in Innovation

The four drivers of innovation

20070116innovation.jpgI have a found a great article on the Gallup Management Journal written by Shelley Mika. It a great article that I strongly suggest you to read if you are into innovation.

You can read the article by pointing your web browser here.

There are four conditions that have to be satisfied to create innovation.

Finding and fostering talents

The first interesting point here is that according to Jim Clifton, Gallup chairman and CEO, there are four types of people that drives innovation:

  • inventors
  • entrepreneurs
  • extreme individual achievers
  • super mentors

I would, personally, add one category to this list. The liaison officer. This guy may be part of team or one of the people in the four categories may act as a liaison officer. I have seen the every single guy in the four categories speaks a different language and you really need someone that is able to translate messages for other people in the innovation team. It’s just like building a common ground for all the different actors on the stage.
Every single person involved in the innovation process should be a talented person and here is why it’s important to hire talented people for your organization. I agree on this.

After you have these guys on board you need to create the best environment to let their talent grow, evolve and turn into innovation.

That’s perfectly true.

I would add a note on that. You should try to find a way to keep these guys on board. This does not only mean to provide them with the best environment but, also, put in place some way to make these guy stay with you in the long term. They have to be happy or, just to make a citation, they have to “Stay hungry, stay foolish” [Steve Jobs, Apple Inc. CEO, Stanford, June 2005, link]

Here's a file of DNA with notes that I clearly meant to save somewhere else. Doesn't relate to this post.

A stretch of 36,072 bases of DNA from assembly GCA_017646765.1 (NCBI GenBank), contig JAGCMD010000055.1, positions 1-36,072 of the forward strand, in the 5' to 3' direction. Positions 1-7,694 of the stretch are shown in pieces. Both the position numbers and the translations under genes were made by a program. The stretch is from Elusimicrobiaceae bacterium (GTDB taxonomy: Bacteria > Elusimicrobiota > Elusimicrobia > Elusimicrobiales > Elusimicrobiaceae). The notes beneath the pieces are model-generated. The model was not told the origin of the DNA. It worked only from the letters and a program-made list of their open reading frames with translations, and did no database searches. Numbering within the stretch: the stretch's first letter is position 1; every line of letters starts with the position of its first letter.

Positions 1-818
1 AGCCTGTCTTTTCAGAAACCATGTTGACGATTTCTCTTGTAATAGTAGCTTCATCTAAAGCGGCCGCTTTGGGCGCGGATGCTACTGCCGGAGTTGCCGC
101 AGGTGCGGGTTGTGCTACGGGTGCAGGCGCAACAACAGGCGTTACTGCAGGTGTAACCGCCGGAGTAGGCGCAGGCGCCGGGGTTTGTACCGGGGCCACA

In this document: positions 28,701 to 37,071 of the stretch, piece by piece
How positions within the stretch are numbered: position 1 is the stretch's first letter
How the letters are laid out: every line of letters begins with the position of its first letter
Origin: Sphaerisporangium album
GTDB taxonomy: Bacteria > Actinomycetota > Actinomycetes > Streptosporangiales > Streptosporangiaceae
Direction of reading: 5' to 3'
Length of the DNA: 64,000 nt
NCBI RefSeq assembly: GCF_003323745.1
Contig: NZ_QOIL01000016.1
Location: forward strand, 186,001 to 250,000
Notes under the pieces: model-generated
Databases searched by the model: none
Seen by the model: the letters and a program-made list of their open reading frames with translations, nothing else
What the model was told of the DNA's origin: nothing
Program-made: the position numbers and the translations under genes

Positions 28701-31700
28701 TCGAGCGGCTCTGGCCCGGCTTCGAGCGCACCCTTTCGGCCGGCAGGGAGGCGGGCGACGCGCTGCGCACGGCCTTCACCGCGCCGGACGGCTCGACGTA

Manager mattersThis is another key factor. Managers have to turn innovation in action. They have to make things happen. This is why you want manager that stand in the talented group of people.In my experience I have seen too many often innovation ideas being dropped because of bad managers, lack of initiative or support.

I would say that a good, talented manager is the perfect guy to act as a liaison officer. In the group and towards senior management.

Relationship matters too

This is something that managers really know very well, probably too much in some occasion.

The risk is that relationship may turn up in politics and that is a risk that you should not want to take if you are supposed to lead an innovation team.

Relationship may be interpreted as internal or external. Everybody involved in innovation knows very well that at the end of chain there is some kind of customer, whatever your field in innovation is. As I have written in other posts on this blog customer may be a great source of innovation. I would add customers as the fifth category of people that drives innovation.

In this particular case I am using the word customer in its wider significance. Everybody, from the guy who buys your product or service, the dean of your university, or simply another department may be your customer.
Treating relationship as a value can really boost the innovation process and may, sometimes, provide you with reality checks that are really valuable.

Keeping the right leaders

This is critical but, as I wrote above, it is critical to keep all the talented people in the team. Probably the leader may have the biggest chance to give directions to the team he manages and this is why you may want to keep him on board.

Why do I blog this? Well, this is all what innovation is about.

The photo is from netsrot Flickr photostream.

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